Inheritance weaves together the talents of April Felipe, Habiba El-Sayed and Natalia Arbelaez, whose work engages ideas of selfhood, be it constructed or obligatory. Each of theses artists use ceramics as a tool to question: who is hyper visible and who goes unseen? Whose identities are anchored and who is left with a sense of loss in search of belonging? And finally, how much power do we truly have in correcting the course of our inherited paths? Through personal narrative, they challenge us to reflect inward and explore how our complicated pasts affect our present understanding of the self.
Curated by Maya Vivas
Growing up, people begin to deal with the idea of identity, not just who we are but how we place ourselves within groups beyond our families. For me, this placing became a cultural question. As my parents were from the Caribbean, I was connected to multiple cultural groups. However having grown up here in America and not fitting the visual stereotypes of my heritage, I never felt like I truly belonged to any of those cultures. I became aware that the way I presented layers of my past could be used to validate my desired place within these groups. Reflecting on my struggle, I began to question the way we construct personal history in service to our desire for belonging. I consider the tale of The Ugly Duckling, a narrative that perpetuates visually belonging, and the reward of finding ones “true” place, in conjunction with issues of colonialism. Through the layering of materials and patterns, historical, found, and invented my work explores this narrative and the constructed nature of the past to reveal our desire for belonging.
April Felipe was born in, Queens, New York. She received her B.F.A from the New York State College of Ceramics at Alfred University and her M.F.A in Ceramics from Ohio University. April worked at Greenwich House Pottery, taught at Ohio State University and Ohio University. In 2017 she was named one of Ceramic Monthly’s Emerging Artist. April has participated in residencies at Watershed Center for the Ceramic Arts and The Archie Bray foundation. April has set down roots in Albany, Ohio with a home studio, she currently works for the Dairy barn Arts Center.
Inspired by Islamic architecture and human vulnerability, Toronto-based ceramic artist Habiba El-Sayed uses a variety of materials, performance and temporal techniques to illustrate her concepts. Her work focuses on connecting to, exploring and interpreting aspects of her identity, particularly as a Muslim woman living in a post-9/11 world.
Habiba holds an Advanced Diploma from Sheridan College in Ceramics (2014) and a BFA in Ceramics from the Nova Scotia College of Art and Design (2016). Her work has been shown across North America and she is currently a resident artist at Harbourfront Center in Toronto.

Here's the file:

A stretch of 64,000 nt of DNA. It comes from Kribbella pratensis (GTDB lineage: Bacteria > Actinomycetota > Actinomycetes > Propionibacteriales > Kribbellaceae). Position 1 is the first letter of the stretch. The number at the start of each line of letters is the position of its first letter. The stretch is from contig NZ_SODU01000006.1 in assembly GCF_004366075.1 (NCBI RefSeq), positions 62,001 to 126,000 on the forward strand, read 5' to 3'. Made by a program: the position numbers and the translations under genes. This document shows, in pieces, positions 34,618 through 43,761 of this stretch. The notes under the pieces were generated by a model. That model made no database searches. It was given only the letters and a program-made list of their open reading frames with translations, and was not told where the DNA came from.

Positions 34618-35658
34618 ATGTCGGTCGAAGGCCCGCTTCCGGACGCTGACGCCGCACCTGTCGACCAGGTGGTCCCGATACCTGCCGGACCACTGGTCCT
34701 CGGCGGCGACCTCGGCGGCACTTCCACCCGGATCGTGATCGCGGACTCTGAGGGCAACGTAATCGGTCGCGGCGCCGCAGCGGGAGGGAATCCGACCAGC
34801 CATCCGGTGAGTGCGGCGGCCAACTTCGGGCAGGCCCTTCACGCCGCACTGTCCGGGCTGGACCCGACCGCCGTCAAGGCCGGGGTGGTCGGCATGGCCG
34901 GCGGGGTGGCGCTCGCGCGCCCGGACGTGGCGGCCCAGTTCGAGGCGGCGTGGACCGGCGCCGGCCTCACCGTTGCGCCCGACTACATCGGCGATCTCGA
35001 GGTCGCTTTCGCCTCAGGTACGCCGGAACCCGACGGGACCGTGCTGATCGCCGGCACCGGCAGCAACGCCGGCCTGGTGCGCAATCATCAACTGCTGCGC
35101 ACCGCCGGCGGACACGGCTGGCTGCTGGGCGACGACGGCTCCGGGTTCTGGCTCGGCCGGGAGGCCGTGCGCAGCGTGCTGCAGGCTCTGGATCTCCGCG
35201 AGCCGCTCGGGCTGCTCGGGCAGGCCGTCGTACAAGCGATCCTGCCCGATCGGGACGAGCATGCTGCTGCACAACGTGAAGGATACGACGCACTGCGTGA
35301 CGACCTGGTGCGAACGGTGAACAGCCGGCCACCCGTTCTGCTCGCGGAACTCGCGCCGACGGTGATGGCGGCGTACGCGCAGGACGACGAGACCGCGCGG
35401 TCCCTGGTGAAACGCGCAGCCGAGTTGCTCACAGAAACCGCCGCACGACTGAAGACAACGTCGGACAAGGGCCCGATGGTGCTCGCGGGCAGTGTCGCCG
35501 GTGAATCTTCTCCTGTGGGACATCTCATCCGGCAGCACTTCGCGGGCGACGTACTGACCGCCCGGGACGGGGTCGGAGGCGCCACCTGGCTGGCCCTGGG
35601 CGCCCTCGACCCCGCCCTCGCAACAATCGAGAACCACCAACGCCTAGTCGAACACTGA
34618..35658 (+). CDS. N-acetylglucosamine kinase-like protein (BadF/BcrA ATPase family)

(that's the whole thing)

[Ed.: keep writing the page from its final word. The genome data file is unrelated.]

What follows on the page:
I was born in Miami, Florida but shortly after my birth I immigrated to my mother’s country of Colombia, Medellin. I would return to the states at the age of four and assimilate quickly learning English and forgetting Spanish within a month. Throughout my life, I have always questioned my identity and have felt a sense of loss.
With creating work, I could fill that loss and I have been able to reconnect with my heritage. My work serves as a bridge to research my history and culture while aiming to preserve. I look to the history of Latin American and Amerindian people and work with how these identities are lost through conquest, migration, and time, gained through family, culture, exploration, and passed down through tradition and genetic memory. I use these influences to contribute to a contemporary dialogue while simultaneously continuing the work of my ancestors. There has been so much loss and stigma of these communities that it is important to me that my work celebrates and honors them.
Natalia Arbelaez is a Colombian American artist, born and raised in Miami, Florida to immigrant parents. She received her B.F.A. from Florida International University and her M.F.A. from The Ohio State University, where she received an Enrichment Fellowship. She completed a yearlong residency at the Clay Art Center; Port Chester, New York as a Barbara Rittenberg Fellow and was awarded the 2016 Inaugural Artaxis Fellowship that funded a residency to the Watershed in Newcastle, Maine. Her work has been exhibited nationally, in museums, galleries, and included in various collections such as the Everson Museum and The Frederik Meijer Gardens. She has been recognized by the National Council on Education for Ceramic Arts as a 2018 Emerging Artist in the field. Natalia is currently a resident artist at the Harvard Ceramics Program, Office of the Arts at Harvard University where she is researching pre-Columbian art and histories.